Review by Darren Gaskell
In the “Short Memories” series, I’ll be taking a look back at short horror movies I’ve seen over the last few years. Hopefully I’ll make you aware of some hidden gems or remind you of a few mini-masterpieces.
First up, it’s Katie Bonham’s “Mindless”…
Starring: Nicholas Vince, Kate Danbury
Writer: Katie Bonham
Director: Katie Bonham
Peter (Vince) is a middle-aged man suffering from a form of dementia and his carer Judy (Danbury) arrives at his house each day to find the place in disarray. Framed photographs have been knocked from the shelves and crockery has been smashed. Peter insists that the damage has not been wrought by him but what other explanation could there be? Is Peter a danger to himself or could someone – or something – else be responsible?
That’s the intriguing premise of Katie Bonham’s assured short film and with a terrific performance from Nicholas Vince you’re never quite sure of what’s going on behind Peter’s eyes. Able to elicit both sympathy and suspicion, he’s one of the many aces Mindless has up its sleeve.
Bonham also seems to be able to distort time because although Mindless runs for just eight minutes (including credits) this is an unhurried, atmospheric, involving piece of work. This isn’t a thousand miles per hour charge through as many jump scares and gore effects that can be crammed in to the shortest amount of time possible. This is beautifully paced and thoughtful, going for a sense of deep psychological unease where other shorts would be waist deep in blood and entrails.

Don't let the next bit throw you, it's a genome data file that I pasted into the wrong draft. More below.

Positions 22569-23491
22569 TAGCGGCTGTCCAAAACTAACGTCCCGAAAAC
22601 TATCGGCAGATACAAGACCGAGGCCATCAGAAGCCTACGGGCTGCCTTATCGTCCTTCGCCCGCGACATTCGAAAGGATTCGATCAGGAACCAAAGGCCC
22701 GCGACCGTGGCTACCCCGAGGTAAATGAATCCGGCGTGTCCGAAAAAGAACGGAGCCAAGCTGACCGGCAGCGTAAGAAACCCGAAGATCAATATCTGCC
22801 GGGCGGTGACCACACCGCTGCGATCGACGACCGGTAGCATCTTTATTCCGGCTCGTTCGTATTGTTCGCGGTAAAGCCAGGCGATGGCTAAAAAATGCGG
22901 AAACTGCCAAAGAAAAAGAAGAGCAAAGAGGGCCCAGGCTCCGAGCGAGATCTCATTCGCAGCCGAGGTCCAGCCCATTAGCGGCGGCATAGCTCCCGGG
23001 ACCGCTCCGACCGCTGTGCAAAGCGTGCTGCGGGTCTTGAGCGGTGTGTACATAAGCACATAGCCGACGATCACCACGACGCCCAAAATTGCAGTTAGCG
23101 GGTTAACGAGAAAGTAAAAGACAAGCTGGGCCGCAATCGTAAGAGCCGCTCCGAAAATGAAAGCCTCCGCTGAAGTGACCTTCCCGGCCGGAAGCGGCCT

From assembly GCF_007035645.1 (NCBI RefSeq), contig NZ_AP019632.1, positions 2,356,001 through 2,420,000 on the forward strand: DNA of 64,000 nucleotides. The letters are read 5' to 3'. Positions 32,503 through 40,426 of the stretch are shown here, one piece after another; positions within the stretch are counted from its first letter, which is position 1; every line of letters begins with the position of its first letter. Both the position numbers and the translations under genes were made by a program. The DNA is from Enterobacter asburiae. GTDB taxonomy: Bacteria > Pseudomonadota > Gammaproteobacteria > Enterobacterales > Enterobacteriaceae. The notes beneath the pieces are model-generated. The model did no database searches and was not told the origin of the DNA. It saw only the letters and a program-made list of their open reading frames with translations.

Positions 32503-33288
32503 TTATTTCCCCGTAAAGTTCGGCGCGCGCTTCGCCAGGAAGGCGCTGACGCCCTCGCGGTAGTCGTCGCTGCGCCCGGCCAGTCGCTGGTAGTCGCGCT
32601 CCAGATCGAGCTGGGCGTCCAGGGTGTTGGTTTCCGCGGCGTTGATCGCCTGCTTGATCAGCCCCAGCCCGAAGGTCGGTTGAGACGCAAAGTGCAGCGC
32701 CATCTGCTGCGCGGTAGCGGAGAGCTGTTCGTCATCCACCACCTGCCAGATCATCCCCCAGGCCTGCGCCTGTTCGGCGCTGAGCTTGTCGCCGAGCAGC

This approach pays off handsomely. I love it when I’m in the middle of a film and genuinely have no idea what’s coming next and Mindless had me itching to find out exactly what the hell was going on. Without giving too much away, the resolution is immensely creepy and satisfying yet still leaves the viewer with plenty to think about long after the end titles have rolled.
Bonham’s screenplay also points up the way in which people with dementia are viewed and treated by society but this is woven deftly into the proceedings and you won’t feel you’re being hit over the head with clumsy social commentary. Quite the opposite in fact – you’ll have a lump in your throat as well as a chill down your spine.
The minimal budget is turned into a virtue, putting the focus squarely on the characters which makes us care all the more about them when the story takes an especially disturbing turn. It also makes the shocks that much more deeply felt and in its own subtle way the climax of Mindless is devastating. This isn’t a throwaway scare ride, this is something that’s going to stay with you.
Proof positive that a) there’s a wealth of fabulous British horror movie talent out there and b) there are superb examples of the genre to be found in the short film format, Mindless is a triumph for writer/director Katie Bonham and its lead actor Nicholas Vince.
I first viewed this short in the run up to the Celluloid Screams Festival in October 2016, saw it again at the festival itself and have seen it again since. I still love it and I think you will too. Check it out if you get the chance.